By Miryam Segal
With scrupulous cognizance to landmark poetic texts and to academic and severe discourse in early 20th-century Palestine, Miryam Segal strains the emergence of a brand new accessory to switch the Ashkenazic or ecu Hebrew accessory in which nearly all smooth Hebrew poetry have been composed till the Nineteen Twenties. Segal takes into consideration the extensive ancient, ideological, and political context of this shift, together with the development of a countrywide language, tradition, and literary canon; the an important position of colleges; the impact of Zionism; and the prime position performed through girls poets in introducing the hot accessory. This meticulous and complicated but readable research presents amazing new insights into the emergence of contemporary Hebrew poetry and the revival of the Hebrew language within the Land of Israel.
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Additional info for A New Sound in Hebrew Poetry: Poetics, Politics, Accent (Jewish Literature and Culture)
By looking at the reception of these poets, I am able to reflect on the ways in which they shaped readers’ perceptions and accs count for the choices they made in presenting New Hebrew—how they formuls lated the new accent as the territorial, contemporary, authentic, and representative Hebrew, as the language of the laboring immigrant-native in Pales estine. I also imagine the context their poems invoke or might have invoked for their contemporary readers so as to nuance my own description of the Labor, New Yishuv, and gender politics of the new accent and new-accent poetry.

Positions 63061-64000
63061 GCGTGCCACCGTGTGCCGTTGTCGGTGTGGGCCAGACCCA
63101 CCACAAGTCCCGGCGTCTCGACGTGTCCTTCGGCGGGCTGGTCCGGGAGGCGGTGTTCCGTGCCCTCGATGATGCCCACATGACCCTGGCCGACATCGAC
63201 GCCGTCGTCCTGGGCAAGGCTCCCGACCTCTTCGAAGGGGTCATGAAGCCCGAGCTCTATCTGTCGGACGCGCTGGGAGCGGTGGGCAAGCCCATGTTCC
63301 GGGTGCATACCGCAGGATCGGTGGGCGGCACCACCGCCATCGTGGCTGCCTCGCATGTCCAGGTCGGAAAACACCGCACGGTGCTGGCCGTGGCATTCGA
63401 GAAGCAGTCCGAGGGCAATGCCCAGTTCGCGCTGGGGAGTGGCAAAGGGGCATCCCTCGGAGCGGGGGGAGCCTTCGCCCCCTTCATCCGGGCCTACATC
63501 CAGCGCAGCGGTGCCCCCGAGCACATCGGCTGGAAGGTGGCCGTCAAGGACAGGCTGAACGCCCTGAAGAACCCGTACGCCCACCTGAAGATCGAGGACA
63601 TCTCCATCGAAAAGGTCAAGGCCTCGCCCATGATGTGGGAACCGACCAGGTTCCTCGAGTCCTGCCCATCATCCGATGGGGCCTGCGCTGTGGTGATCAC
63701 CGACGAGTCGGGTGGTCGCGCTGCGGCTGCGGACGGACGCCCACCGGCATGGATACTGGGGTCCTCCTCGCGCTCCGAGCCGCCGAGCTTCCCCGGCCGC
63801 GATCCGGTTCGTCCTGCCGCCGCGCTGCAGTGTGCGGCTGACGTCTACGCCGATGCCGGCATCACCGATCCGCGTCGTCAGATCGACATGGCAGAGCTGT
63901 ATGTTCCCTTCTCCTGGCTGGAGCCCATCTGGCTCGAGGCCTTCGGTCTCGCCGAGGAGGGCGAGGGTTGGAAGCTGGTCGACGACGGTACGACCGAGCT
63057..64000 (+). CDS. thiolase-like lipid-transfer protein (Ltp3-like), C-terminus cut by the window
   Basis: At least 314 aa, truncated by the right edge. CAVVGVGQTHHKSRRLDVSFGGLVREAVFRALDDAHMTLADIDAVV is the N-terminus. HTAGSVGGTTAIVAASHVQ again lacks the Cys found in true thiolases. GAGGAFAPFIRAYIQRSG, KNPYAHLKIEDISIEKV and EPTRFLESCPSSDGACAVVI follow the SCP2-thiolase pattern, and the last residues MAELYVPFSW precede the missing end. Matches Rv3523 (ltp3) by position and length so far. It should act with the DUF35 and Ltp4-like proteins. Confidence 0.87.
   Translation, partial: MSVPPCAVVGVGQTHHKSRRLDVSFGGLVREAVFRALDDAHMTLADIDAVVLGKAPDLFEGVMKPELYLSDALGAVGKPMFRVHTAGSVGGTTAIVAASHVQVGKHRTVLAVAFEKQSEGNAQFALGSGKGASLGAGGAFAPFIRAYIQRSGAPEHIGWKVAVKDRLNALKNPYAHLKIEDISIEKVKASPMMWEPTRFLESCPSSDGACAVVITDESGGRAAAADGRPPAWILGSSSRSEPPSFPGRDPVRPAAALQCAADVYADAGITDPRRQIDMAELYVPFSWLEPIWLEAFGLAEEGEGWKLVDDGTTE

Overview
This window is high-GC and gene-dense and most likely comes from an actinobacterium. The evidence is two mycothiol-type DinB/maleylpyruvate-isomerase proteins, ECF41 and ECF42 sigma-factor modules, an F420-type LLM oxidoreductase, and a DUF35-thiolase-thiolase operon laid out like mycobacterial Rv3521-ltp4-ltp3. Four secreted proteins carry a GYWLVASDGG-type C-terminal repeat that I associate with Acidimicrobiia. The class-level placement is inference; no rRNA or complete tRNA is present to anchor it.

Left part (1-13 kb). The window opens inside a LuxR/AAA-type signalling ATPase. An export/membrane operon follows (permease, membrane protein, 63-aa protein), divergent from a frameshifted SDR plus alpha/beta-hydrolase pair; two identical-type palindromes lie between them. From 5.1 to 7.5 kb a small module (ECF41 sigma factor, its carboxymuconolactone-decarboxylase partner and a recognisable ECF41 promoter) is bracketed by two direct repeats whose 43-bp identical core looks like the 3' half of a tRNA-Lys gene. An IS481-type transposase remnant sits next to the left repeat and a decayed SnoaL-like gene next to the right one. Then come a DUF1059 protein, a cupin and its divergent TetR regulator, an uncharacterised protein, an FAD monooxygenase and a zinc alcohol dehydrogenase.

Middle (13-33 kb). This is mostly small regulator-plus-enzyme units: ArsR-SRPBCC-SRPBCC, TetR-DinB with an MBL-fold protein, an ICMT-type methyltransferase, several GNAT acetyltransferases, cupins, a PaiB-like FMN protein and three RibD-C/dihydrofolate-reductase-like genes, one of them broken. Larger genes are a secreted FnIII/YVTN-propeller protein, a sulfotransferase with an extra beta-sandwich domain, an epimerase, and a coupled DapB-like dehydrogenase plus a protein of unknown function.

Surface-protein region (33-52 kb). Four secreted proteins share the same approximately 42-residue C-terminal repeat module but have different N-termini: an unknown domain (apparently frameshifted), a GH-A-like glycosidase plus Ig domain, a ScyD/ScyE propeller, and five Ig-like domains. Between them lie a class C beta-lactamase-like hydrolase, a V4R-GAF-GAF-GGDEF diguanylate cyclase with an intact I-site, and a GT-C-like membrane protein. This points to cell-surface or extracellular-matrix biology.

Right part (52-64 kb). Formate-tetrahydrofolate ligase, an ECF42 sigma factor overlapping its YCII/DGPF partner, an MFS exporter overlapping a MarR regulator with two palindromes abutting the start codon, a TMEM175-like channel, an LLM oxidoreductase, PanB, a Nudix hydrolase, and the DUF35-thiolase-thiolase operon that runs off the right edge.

It was the pedagogues who, over the course of about thirty years, presided over Hebrew’s successive integration into the classroom at all levels, from the primary school and the kindergarten to the college and university. With this integration into ever-higher levels of education from the late nineteenth century through the 1920s, the status of the spoken Hebrew of the schools rose. This rise in status was responsible for poetry’s eventual adoption of the new accent. Baron’s narrator hints at the role of teachers, their classrooms, and the Hebrew schools more generally in the literary history of the new accent; my narrative of the rise of the new acck cent has a pedagogic subplot.
His presentation is nevertheless telling of a lack “Make your school a nation-state” 23 cuna in his reasoning. Accent is a given, an accident of geography rather than a phenomenon that is activated by or at least implicated in aliyah—by the idea of immigration as ascendance and return to the ancient Jewish land. On the one hand Kagan’s history emphasizes how difficult it was for the East European poets to transplant themselves from one linguistic environment to another. On the other hand, he provides no explanation for why the poet must adjust his Hebk brew usage—aliyah itself is the only explanation.